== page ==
Between rising water levels and global migration to cities, architects and designers need to critically reimagine the relationship between coastal landscapes and public space. Cities are facing entirely new risks and environmental conditions. Resiliency, infrastructure, and ecology are increasingly common terms, reflecting the growing demand to address the spatial and formal challenges faced by cities worldwide. Rethinking boundaries and edges, designers have unique opportunities to help shape public understanding of these conditions through waterfront parks.
Embracing the shoreline and raising awareness of our oceans’ dynamic nature, waterfront parks straddle the liminal spaces between cities and the sea. While coastal cities often include beaches and expansive areas to enjoy the water, comprehensive and flexible design plans are rare. The following designs draws together a number of waterfront parks that explore novel spatial strategies at various scales. With contemporary landscape approaches and engaging civic amenities, these projects celebrate culture while proposing new ways to experience our urban waterfronts.
Hunter’s Point South Waterfront Park Phase II transforms 5.5 acres of an abandoned industrial landscape into a new waterfront park. Phase II of the park begins south of 54th Avenue and wraps around Newtown Creek to complete the full vision of Hunter’s Point South Park initiated with the Phase I park, resulting in nearly 11 acres of a continuous waterfront park. A trail meanders along the causeway, elevated slightly above the river, a stroll of shifting perspectives of the skyline and close-ups of the marsh habitat along the river’s edge and protects nearly 1.5 acres of newly established wetlands.
Located in the geographic center of Guangdong-Hong Kong-Macao Greater Bay Area (the Greater Bay Area) and northwest of Shenzhen, Bao'an District has undergone a gradual transformation and upgrade process into a new center of the international metropolis from a traditional manufacturing area, which also acts as the core to both interlinks the east and west coasts of the Pearl River Estuary and enhances the integrated development of the Greater Bay Area. Shenzhen Bao'an Waterfront Cultural Park (the Park) integrates coastal leisure, cultural tourism, artistic experiences, and ecological workplaces.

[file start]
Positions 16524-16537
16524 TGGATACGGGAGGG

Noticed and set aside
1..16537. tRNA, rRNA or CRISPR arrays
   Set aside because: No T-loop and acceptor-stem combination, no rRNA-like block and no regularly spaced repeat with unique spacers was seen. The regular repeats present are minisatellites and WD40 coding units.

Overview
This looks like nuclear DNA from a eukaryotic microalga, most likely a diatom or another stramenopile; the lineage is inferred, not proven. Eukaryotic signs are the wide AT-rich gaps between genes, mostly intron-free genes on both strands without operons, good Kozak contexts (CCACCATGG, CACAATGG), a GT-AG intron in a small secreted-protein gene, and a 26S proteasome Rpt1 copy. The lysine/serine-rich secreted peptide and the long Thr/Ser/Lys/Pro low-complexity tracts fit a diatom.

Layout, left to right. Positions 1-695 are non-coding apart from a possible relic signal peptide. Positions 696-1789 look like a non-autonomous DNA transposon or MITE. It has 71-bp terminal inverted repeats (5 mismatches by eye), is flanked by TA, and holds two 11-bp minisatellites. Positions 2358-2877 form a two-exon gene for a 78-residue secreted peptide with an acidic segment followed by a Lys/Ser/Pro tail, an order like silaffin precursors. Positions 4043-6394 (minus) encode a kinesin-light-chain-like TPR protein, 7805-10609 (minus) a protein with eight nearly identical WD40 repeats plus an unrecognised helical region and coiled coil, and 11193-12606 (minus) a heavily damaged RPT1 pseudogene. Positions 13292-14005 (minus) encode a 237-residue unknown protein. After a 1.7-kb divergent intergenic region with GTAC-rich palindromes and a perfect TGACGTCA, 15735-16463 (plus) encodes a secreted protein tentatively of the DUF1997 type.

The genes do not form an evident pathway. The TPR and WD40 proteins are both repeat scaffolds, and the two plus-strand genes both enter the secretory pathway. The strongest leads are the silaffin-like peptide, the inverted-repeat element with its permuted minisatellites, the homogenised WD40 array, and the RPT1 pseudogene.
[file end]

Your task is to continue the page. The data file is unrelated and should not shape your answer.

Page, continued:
Situated on 7.4 acres between City Hall, the Interstate-10 freeway, and Santa Monica’s iconic palm tree lined Ocean Avenue and beachfront, Tongva Park and Ken Genser Square transformed a derelict, asphalt lot into a lush landscape of rolling hills, swales, Mediterranean meadow gardens, water features, viewing pavilions, public restrooms, and active urban spaces for the City of Santa Monica. Swooping pathways and walks openly connect the western neighborhoods to the beach, ocean, and landmark pier.
Envisioned as a new urban model for sculpture parks, this project is located on Seattle’s last undeveloped waterfront property – an industrial brownfield site sliced by train tracks and an arterial road. The design connects three separate sites with an uninterrupted Z-shaped “green” platform, descending forty feet from the city to the water, capitalizing on views of the skyline and Elliott Bay, and rising over existing infrastructure to reconnect the urban core to the revitalized waterfront.
Little Island is a public park that shelters three new performance venues on the Hudson River. Designed as a haven for people and wildlife, it is a green oasis, held above the water by sculptural planters, and located just a short walk across a gangplank from Manhattan’s Lower West Side. In contrast to the flat streets of Manhattan, the design team wanted to create a new topography for the city, which could rise up to shape a variety of spaces.
Since its inception in the late 1930s, the central promenade of the young Bauhaus city of Tel Aviv played a key role in establishing the ever-changing connection between the city and its shore. In all of the various phases of its life, the elevated boardwalk acted as a border between the city and its beach. The current renovation project aimed to transform this historical blockade by creating a new continuous interface that enables free pedestrian flow to and from the sandy beach, throughout the city's central waterfront.
Aarhus Harbor Bath is an extension of BIG’s current development plan for Aarhus’ new waterfront neighborhood named O4. Similar to BIG’s first harbor bath in Copenhagen from 2002 which has come to define the Danish capital as one of the most livable cities in the world, Aarhus Harbor Bath and adjacent Beach Bath provide new ways for the public to enjoy the water in all seasons. The harbor bath zig-zags gently into the island, extends all the way out into the harbor pool and back again.